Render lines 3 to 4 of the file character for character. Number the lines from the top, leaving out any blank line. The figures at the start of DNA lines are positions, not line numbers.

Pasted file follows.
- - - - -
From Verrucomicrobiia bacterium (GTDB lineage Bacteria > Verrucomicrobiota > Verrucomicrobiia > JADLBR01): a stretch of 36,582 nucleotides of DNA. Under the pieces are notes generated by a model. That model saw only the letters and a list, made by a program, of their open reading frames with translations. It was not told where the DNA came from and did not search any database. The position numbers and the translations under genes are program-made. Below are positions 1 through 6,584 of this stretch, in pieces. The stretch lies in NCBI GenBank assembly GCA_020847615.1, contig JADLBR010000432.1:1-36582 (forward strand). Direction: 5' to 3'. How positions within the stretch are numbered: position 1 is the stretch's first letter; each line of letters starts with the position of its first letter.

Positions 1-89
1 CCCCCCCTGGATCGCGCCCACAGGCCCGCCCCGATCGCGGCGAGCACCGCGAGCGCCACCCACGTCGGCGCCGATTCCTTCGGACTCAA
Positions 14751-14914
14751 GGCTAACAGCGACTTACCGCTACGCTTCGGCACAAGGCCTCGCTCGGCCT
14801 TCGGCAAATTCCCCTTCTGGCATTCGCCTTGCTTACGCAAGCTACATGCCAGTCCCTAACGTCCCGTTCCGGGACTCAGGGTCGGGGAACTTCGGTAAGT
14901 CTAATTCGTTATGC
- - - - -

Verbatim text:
1 CCCCCCCTGGATCGCGCCCACAGGCCCGCCCCGATCGCGGCGAGCACCGCGAGCGCCACCCACGTCGGCGCCGATTCCTTCGGACTCAA
Positions 14751-14914